Wassily Kandinsky: What Does Colour Sound?
Color is the keyboard, the eyes are the harmonies, the soul is the piano with many strings.
What if you could hear color? What if you could hear a painting? A new project by Google Arts & Culture in collaboration with Centre Pompidou in Paris lets you explore the oustanding mind of Wassily Kandinsky (Moscow, 1886 – Neuilly-sur-Seine, 1944) and hear the colors just as he would hear them.
Wassily Kandinsky, the famous painter and Bauhaus master, could hear the colors. It’s called synaesthesia: a perceptual phenomenon in which stimulation of one sensory or cognitive pathway leads to involuntary experiences in a second sensory or cognitive pathway. That is to say: when Kandinsky was seeing the yellow color, he also was hearing high trumpet notes. When he was seeing shades of blue, he was hearing flutes (light blue), cello (dark blue), double bass (deeper blue) and a deep organ (deep, solemn blue). Extraordinary isn’t it?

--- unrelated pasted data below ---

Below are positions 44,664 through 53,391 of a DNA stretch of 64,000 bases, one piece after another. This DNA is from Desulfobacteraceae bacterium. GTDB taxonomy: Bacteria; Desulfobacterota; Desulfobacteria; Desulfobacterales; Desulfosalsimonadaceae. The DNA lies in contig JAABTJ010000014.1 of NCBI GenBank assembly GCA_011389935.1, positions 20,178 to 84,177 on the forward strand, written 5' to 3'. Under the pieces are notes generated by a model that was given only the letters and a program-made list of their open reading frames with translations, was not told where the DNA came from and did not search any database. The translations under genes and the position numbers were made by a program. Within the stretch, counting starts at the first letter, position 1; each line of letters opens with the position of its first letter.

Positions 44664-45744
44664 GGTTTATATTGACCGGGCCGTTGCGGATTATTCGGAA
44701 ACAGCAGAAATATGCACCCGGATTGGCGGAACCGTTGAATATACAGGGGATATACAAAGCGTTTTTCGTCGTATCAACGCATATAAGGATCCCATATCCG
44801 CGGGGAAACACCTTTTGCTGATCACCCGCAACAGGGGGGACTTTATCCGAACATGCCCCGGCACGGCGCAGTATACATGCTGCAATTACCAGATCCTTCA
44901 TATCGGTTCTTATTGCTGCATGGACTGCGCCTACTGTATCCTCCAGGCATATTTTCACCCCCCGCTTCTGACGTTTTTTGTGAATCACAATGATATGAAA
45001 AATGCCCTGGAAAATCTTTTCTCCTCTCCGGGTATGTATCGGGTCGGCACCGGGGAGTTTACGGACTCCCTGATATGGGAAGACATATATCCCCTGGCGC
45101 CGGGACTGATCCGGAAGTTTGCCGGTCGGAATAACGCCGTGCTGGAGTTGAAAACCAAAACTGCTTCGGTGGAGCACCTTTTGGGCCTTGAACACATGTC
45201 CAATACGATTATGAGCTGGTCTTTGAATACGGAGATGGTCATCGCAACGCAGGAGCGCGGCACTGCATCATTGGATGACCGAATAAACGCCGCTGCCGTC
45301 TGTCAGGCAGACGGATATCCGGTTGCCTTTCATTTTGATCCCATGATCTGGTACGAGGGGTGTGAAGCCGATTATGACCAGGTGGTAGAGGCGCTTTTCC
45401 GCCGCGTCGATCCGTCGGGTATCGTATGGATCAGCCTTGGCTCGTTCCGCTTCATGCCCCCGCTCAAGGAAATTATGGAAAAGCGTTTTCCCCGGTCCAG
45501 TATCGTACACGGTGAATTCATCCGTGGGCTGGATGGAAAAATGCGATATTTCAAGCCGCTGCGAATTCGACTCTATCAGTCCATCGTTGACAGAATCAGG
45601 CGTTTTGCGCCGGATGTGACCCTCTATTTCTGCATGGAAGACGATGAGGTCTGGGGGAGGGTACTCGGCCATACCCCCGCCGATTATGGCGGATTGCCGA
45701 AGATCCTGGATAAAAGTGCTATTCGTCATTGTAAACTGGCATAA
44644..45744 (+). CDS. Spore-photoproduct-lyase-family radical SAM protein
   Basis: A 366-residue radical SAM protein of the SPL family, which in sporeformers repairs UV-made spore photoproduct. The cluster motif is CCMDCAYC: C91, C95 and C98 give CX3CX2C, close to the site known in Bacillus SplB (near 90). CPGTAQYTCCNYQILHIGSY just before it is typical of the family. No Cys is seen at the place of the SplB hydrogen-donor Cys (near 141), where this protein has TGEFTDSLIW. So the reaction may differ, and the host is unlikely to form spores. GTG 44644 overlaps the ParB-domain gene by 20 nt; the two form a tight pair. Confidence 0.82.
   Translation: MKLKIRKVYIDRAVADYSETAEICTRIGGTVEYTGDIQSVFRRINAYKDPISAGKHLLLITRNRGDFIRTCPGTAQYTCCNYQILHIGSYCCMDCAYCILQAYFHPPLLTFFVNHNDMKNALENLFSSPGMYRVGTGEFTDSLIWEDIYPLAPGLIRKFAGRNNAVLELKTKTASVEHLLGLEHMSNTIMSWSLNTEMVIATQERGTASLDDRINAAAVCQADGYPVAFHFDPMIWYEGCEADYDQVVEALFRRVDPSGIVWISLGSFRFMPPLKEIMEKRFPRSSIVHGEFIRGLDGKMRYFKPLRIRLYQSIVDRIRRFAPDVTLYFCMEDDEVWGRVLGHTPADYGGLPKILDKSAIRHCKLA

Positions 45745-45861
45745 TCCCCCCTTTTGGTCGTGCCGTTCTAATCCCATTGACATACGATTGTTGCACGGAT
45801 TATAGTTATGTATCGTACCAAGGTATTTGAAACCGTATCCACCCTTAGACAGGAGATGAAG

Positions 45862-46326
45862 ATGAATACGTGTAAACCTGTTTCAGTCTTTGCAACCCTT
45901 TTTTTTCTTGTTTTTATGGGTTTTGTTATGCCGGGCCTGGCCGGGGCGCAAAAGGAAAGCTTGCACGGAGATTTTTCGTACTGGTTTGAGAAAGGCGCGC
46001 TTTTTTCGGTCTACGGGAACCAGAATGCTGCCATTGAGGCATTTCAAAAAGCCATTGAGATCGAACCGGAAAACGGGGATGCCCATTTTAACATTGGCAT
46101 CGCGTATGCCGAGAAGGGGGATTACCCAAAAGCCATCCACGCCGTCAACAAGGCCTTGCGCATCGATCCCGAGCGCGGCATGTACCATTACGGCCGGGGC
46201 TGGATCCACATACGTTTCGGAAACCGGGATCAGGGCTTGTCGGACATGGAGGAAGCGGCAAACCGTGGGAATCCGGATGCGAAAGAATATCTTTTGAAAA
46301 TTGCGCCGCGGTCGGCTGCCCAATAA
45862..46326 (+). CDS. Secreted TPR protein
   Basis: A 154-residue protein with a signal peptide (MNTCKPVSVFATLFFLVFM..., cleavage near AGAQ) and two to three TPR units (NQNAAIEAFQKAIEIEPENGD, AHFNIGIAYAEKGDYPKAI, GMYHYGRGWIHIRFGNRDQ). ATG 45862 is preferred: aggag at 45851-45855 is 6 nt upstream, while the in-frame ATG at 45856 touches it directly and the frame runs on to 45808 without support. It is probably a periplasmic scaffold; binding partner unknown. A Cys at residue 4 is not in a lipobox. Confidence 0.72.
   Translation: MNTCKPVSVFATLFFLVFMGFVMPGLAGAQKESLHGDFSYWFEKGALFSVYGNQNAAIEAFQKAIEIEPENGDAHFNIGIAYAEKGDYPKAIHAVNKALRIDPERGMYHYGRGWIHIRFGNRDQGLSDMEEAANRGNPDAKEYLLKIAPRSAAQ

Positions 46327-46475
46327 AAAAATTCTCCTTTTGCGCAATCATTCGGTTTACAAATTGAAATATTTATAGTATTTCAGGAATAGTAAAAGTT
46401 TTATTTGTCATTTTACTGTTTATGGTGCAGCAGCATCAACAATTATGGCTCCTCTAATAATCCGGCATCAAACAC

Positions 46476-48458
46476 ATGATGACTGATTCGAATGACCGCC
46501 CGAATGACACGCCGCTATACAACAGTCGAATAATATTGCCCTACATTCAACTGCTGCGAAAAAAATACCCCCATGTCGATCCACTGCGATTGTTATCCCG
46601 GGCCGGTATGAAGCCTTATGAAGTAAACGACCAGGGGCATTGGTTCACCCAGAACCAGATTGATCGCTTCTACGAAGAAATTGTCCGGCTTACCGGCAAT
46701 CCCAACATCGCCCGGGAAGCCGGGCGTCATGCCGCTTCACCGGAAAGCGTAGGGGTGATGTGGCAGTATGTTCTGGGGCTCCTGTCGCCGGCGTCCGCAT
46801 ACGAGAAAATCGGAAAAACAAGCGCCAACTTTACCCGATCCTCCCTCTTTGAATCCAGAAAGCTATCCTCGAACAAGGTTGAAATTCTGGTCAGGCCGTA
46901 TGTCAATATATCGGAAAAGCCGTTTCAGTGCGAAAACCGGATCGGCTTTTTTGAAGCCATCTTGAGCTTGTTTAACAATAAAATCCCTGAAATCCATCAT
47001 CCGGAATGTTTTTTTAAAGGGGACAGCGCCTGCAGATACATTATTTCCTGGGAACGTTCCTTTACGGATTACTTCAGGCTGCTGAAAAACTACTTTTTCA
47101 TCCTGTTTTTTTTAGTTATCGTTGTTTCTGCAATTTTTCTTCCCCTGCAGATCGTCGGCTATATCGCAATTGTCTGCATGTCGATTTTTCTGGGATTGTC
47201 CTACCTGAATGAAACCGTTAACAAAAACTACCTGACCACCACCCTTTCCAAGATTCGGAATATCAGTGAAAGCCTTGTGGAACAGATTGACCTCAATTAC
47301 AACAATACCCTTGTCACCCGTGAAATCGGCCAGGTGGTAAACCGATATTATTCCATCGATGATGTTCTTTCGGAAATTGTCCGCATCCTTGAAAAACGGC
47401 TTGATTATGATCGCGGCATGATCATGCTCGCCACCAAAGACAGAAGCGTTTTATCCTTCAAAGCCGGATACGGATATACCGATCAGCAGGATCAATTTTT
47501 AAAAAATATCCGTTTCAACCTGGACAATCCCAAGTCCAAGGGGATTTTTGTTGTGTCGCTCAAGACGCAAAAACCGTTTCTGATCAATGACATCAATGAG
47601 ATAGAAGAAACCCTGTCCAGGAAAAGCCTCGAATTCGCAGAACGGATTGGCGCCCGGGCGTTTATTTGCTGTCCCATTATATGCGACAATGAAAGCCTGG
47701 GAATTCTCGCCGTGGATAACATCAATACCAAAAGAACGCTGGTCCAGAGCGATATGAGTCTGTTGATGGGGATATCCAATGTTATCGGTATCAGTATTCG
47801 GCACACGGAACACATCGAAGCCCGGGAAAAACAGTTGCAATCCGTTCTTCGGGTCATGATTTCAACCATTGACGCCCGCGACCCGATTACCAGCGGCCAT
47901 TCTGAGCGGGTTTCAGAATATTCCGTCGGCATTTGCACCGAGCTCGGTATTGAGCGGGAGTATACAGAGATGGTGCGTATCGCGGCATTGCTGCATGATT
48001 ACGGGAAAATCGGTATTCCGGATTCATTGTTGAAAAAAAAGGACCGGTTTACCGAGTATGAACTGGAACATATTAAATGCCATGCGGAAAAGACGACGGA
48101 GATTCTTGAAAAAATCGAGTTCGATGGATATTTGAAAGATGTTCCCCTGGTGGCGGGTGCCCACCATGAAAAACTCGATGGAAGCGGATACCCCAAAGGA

This condition, of course, was the basis for all his works, which are painted based on notes and music scales.
However, al least we have synesthesia, we are not able to hear his paintings. That is why Google Arts & Culture created Sounds Like Kandinsky a new interactive platform that lets you go beyond imaginations: you can hear what Kandinsky might have heard as he looked at color.
The proyect was created with experimental musicians Antoine Bertin and NSDOS to study Kandinsky’s writings detailing his multisensory perception.